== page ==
Fireworks should last a half-hour, tops. If you’re thinking about making it more, just double up everything so it’s twice as exciting, not twice as long. Set ’em off on the ground if you have to, shoot ’em at the crowd, just don’t go over 30 minutes. After about 40 minutes, we wandered over to a jam-packed carnival. And wandered right out of it, to the Northern Belle Casino.
“The Northern Belle Casino, an authentic Mississippi paddle-wheel riverboat, offers a taste of the spicy south, with a festive atmosphere of genuine New Orleans. Every aspect of the boat evokes the madcap spirit of Mardi Gras, 24 hours a day.”

– Windsor Casino/Northen Belle Casino brochure

See, and here I was, just thinking that it was a place to lose money. I proceed in to do same with Len; Chet and Jean waited outside because Jean’s only 18 (in Canada, you have to be 19 to enter a casino because of all the drinks flying around). I’ve only got a Canadian quarter. I found one of the four quarter slots, put in the quarter, and it just ran through the machine into the pan. Because it was ... Canadian (rim shot). Actually, after you’ve exchanged your American money for Canadian, you have to exchange it all to casino tokens. Or you could just exchange your American money for casino tokens. Or you could just heave all of your money off the deck into the icy, unforgiving waters of the Detroit River. Freedom of choice. I couldn’t find anyone to change the quarter into a magical token, so we split.

After regrouping and walking back through the carnival, a woman asks us how many ferris wheels there are, as if they’re hiding a few behind curtains or something. There’s one, only one, and everyone wants to ride it. Except me. Emotionally scarred from a rather involving ferris wheel ride when I was eight, I sat this one out. Watching their car whiz by, I yelled out to Chet.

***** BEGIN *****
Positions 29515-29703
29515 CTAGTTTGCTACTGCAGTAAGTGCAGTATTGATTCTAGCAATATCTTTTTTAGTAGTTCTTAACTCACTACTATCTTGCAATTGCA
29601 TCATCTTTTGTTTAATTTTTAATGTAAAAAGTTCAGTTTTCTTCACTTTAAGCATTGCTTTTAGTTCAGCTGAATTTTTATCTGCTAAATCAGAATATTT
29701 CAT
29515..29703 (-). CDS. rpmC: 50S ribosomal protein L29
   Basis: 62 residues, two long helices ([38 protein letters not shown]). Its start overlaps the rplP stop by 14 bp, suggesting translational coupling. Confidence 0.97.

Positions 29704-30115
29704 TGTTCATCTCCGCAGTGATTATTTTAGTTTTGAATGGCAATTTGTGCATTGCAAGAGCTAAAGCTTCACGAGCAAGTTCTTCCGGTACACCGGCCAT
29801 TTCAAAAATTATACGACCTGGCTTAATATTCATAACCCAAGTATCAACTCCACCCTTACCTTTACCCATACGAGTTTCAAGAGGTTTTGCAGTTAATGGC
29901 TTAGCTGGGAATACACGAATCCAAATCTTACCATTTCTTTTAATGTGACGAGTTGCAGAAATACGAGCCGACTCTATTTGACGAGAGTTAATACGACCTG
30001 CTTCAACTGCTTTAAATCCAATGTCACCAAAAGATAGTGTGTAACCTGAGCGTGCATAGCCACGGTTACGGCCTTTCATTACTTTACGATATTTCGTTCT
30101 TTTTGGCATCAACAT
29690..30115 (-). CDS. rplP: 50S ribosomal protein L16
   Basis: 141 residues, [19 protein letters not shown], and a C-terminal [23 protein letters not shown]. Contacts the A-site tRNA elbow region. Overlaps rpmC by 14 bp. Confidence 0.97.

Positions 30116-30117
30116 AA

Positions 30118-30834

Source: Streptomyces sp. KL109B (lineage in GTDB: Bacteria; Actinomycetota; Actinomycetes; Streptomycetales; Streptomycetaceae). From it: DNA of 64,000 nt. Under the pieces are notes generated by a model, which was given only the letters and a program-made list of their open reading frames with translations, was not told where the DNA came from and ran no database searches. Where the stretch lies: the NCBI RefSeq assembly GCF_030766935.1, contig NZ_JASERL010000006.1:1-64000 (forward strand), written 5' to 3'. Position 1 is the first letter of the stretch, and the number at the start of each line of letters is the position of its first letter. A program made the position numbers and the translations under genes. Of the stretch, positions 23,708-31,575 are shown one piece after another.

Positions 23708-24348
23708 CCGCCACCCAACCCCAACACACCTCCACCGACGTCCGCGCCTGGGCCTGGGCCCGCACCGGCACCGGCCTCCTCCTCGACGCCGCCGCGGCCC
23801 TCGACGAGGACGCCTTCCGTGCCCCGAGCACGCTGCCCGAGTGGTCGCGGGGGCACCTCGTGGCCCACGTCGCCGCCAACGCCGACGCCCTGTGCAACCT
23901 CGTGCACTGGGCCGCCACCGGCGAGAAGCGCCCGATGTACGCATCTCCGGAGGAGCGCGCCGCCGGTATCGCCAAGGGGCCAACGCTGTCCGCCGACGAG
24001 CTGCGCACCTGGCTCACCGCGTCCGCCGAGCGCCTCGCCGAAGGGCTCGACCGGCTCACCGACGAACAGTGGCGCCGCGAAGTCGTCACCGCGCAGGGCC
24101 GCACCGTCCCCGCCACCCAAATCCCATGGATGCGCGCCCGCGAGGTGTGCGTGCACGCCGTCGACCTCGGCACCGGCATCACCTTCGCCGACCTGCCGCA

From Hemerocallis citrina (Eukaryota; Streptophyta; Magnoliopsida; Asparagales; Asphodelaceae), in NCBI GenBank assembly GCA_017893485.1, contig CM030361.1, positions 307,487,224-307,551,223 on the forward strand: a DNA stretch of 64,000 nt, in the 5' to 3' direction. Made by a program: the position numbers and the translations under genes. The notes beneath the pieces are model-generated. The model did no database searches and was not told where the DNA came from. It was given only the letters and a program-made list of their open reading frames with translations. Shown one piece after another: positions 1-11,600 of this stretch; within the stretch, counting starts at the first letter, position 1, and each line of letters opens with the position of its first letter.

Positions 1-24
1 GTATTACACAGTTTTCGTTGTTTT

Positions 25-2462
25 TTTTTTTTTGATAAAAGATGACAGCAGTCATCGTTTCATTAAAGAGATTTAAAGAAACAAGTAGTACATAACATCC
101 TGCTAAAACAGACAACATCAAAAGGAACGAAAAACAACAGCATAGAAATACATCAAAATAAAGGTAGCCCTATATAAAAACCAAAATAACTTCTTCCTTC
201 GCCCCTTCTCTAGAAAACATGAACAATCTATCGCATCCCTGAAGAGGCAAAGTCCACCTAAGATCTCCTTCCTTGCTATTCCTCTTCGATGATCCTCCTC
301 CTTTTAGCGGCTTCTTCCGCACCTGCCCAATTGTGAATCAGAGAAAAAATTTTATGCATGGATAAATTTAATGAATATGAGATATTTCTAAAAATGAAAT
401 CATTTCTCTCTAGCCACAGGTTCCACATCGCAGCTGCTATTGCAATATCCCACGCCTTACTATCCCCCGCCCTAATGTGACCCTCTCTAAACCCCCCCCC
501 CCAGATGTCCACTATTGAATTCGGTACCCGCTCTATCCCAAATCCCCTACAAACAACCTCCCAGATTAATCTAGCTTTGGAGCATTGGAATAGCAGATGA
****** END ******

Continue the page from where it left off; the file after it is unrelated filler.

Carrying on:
“HEY!!! Do you know what’s holding you up there?"
“One cotter pin, about this big.”
“This big” meaning about six inches long, it was surreal. Sure am glad I bowed out on that one. The line for the Zipper was too long, and it was getting late, so we left the carnival, ended up right outside of Casino Windsor. Chet said we should go inside.

“Nah, I don’t want to leave you two sitting around outside again.”
“It'd be good for the missive, though.”
“I don’t really try to set up things for that.”
“Here’s two bucks.”
“Okay, see you in ten minutes.”
Inside, I lost Chet’s two dollars in record time; Len finds two dollars sitting on a machine. I found two club cards that the casino uses to track your wins, losses, and who you’re hitting on. Think about it – you start getting chummy with a lady friend with a card, soon you’re hitting the same slot machines and tables. The computer tracks this, saves off some compromising snapshots from a few of the security cameras, checks your credit card, discovers you’re married, and mails you a few copies of the pictures for blackmail. Computers can do that. Even Canadian computers.

We exit with beaming smiles, passing several people sitting around the entrance.

“Hey, there go some winners!”
“Yep, please don’t mug us. Thank you.”
As we’re walking back to the car, I started thinking about doing this meeting-random-strangers thing more often. “It’s working,” I thought to myself, “it’s really working! People! Wow!” And then Jean half-turned around and addressed me for what seemed like the third time that night.
“Do you have a girlfriend?"
“Is it that obvious?"
“You seem sour and bitter. You have a very dry sense of humor.”
Well, chisel that baby on my headstone! I mentally ran through about twenty ballsy ripostes, including “you should pick up some tact on the way out,” and “screw you.” I picked what I believed to be the best one.
“Mmmmm.”
Sour. Bitter. Bitter, bitter, sour. Amaretto sour with angostura bitters. Can I get that to go? Of all the sullen teens in the world who would empathize with my apparently bitter, sour perspective, I had to get one of those endangered bubbly ones. Listen up, bubbly teens of the world! You want bitter? I got bitter, baby!

[pull back to reveal bitterness]

Hah? Hah? Showed those teens.